rutaceae

Aegle marmelos - Bael fruit, matoom, Indian quince, golden apple, holy fruit, stone apple, elephant apple

BACKGROUND, ORIGIN, AND DISTRIBUTION

Bael fruit

Bael fruit

Syn. Feronia pellucida, Crataeva marmelos) Bael fruit is a citrus relative. One can see the similarity in the leaves and growth habit of the tree. Bael fruit is native to the dry forests, in the hills and plains of Burma, Pakistan and Bangladesh. The species can be found cultivated throughout India, where, due to its status as a sacred tree is grown in Buddhist temples where monks slice and dry fruit, then heat it in water to make a popular hot drink. The tree can be found cultivated in Southeast Asia, Indo-China, Thailand and N. Malaysia.

Bael grows up to 15 m in height. The bark is smooth and light gray in color, leaves are relatively small, deciduous, alternate, ovate - lanceolate, trifoliate. Branches are spiny. Like many of the Rutaceae family, Bael has fragrant flowers.

The fruit matures at between five and twenty centimeters. The ones I've seen are typically the size of a softball and has hard brittle shell, not dissimilar to that of the calabash tree. The inside is full of a very sticky, fibrous pulp around many seeds, which look like large grapefruit seeds. The outside is a hard, brittle shell, slightly thicker then that of the calabash tree. When ripe, the fruit emits an extremely pleasant aroma and can sit around for weeks doing so. Superior cultivars can yield over 400 fruit a year. Better varieties tend to have thinner rinds. The tree I have collected seed from seems to produce a lot, but the rinds are fairly thick, the fruit basically has to be stomped on, thrown onto a hard surface, or hit with a hammer to be broken open.

USES AND ETHNOBOTANY

The leaves of Bael fruit are considered sacred in the Hindu culture, offered as sacrament to Lord Shiva, thus it is highly prohibited to uproot the trees. Shiva is believed to live underneath the tree.

The fruit is also made into jams and preserves. Young leaves and shoots are used to season food in Indonesia and eaten as a vegetable in Thailand.

Bael Tree

Bael Tree

Above all else Bael fruit seems to have potential for its medicinal benefits. In Asia it is widely used for such purposes. The fruit, roots and leaves all have antibiotic qualities. Unripe fruit are eaten by those recovering from dysentery. In India it is a highly revered as an aphrodisiac. Large quantities of the fruit are considered to act as a depressant, slowing the heart rate and inducing sleepiness. Juice extracted from the leaves is given to relieve the symptoms of asthma and fever. Tea made from the flowers is used to cleanse eye infections. Tea made from the root are used to relieve heart palpitations, indigestion, bowel inflammations and to stop vomiting and relieve nausea.

Interestingly, the fruit pulp, in addition to its edible and medicinal properties, is also used as glue; mixed with lime and plaster and employed as a sealant; mixed with cement and used when building walls; and added to watercolor paints. In the cosmetic industry the limonene-rich oil is used to scent hair products. The rind yields a yellow dye.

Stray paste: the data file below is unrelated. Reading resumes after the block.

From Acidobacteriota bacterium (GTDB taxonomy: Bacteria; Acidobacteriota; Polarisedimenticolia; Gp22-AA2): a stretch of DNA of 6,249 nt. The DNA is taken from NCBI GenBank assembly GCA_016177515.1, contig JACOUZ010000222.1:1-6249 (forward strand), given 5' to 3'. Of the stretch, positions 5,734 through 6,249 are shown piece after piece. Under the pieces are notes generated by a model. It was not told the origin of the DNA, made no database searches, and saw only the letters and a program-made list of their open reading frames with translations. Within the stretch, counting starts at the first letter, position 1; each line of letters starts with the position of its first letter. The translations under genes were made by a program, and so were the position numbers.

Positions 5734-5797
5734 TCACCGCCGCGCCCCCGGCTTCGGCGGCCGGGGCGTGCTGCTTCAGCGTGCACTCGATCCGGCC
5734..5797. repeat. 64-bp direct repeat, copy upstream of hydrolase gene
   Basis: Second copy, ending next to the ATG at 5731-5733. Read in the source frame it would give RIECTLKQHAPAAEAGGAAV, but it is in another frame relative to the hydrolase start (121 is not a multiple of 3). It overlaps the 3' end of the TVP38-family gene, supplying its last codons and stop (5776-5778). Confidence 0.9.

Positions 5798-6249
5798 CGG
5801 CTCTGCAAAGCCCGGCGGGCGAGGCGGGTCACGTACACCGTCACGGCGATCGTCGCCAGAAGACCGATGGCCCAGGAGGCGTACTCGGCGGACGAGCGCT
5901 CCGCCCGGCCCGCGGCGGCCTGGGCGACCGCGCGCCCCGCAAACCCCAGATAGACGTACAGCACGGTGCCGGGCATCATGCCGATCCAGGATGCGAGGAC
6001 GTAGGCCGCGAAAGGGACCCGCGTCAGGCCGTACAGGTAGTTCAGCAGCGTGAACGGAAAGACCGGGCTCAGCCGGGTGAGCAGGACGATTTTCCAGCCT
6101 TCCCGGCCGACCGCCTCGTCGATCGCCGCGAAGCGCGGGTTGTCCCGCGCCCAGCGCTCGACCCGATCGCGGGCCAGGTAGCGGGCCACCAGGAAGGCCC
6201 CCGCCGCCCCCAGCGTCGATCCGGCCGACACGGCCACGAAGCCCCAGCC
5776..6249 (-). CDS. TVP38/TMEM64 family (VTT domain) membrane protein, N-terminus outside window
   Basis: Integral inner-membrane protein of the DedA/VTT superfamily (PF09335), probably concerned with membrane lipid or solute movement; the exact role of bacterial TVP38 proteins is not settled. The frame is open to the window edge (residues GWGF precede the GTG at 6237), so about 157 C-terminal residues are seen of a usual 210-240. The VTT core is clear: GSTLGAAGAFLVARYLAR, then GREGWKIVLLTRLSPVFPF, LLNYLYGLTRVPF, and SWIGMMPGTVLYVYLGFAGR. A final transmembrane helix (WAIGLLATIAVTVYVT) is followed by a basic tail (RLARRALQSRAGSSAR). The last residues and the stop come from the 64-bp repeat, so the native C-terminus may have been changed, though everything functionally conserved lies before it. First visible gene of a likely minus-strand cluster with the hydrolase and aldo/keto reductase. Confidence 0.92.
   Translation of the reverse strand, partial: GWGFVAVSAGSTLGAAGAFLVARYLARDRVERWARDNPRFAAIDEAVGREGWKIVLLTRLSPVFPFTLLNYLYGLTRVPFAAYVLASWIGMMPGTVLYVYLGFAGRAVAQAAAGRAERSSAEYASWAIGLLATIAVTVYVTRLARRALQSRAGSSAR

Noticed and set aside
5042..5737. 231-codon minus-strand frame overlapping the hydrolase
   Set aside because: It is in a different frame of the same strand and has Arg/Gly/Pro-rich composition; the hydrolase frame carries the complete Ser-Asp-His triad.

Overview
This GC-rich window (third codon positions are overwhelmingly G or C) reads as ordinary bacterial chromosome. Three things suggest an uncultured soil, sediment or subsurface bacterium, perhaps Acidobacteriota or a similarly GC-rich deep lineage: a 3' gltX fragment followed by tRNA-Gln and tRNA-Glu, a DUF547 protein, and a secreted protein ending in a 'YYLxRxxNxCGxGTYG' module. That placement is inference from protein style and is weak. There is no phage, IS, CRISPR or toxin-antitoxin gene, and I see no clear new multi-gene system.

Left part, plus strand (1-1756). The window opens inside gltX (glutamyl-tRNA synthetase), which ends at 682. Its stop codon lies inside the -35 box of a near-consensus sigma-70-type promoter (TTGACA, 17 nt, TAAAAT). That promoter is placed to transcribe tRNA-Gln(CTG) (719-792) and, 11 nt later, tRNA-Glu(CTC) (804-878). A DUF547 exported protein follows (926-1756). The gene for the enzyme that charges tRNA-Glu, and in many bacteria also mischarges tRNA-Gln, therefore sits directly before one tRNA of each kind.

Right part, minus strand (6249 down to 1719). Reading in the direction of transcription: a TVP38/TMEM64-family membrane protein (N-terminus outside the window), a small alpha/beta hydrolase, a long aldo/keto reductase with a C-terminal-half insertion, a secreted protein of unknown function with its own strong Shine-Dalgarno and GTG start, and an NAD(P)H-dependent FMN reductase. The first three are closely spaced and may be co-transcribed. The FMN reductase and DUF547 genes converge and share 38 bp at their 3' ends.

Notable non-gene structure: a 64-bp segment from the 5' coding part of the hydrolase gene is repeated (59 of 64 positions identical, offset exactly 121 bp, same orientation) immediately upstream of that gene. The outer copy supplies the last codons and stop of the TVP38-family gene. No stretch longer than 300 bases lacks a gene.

PROPAGATION AND CULTIVATION

Trees can grow in a wide variety of soils in full sun or partial shade. It is considered sub-trpopical but I grow it in Panama, the full=on tropics.

Again, I am not familiar with a wide range of varieties, the one I have eaten has many seeds surrounded by a thick, stick pulp. The pulp is somewhat similar in consistency to  other citrus, and is divided into sections. The pulp is very aromatic. As is done traditionally in Asia, I have consumed it in a drink, basically made a tea out of the pulp.

 

Bael fruit

Bael fruit

Murraya koenegii - Curry Tree

BACKGROUND, ORIGIN AND DISTRIBUTION

The curry tree originated in India and Sri Lanka where it is widely cultivated. The species has been an important part of Indian culture for hundreds, perhaps thousands of years. Used as a traditional medicine, for flavoring, and as a fruit.

Over the centuries the tree has been introduced to many tropical and subtropical areas of the world by Indian immigrants who will use it daily as an essential part of their cuisine.

Curry tree is well known in Thailand, Malaysia and Indonesia, however it remains rare and unexploited in the Americas. Curry tree is closely related to the East Asian mock orange (M. paniculata, previously M. exotica).

USES AND ETHNOBOTANY

Rutaceae, Murraya koenegii fruit leaf.jpeg

M. koenigii serves as excellent evergreen living fence, windbreaks. The wood is very resistant and is used to make tool handles and such. The leaves and bark and fruit have numerous medicinal properties. The fruit is edible and sweet and the leaves and seeds contain an aromatic oil used in perfumes.

In my experience, people familiar with many realms of Asian cuisine are always very excited to see this tree. The leaf is essential for flavoring in many dishes.

Trees flower and fruit profusely, multiple times a year. The flowers are very fragrant, attracting honey bees and hummingbirds. Larger trees create a nice dappled shade.

PROPAGATION AND CULTIVATION

Rutaceae Murraya koenigii leaf flower.jpg

Curry tree can be propagated easily and quickly from seed. The tree grows in tropical and subtropical climates up to 1,800 meters above sea level and requires well drained soils. It seems to be reasonably drought tolerant.  Once in the ground the tree grows rapidly.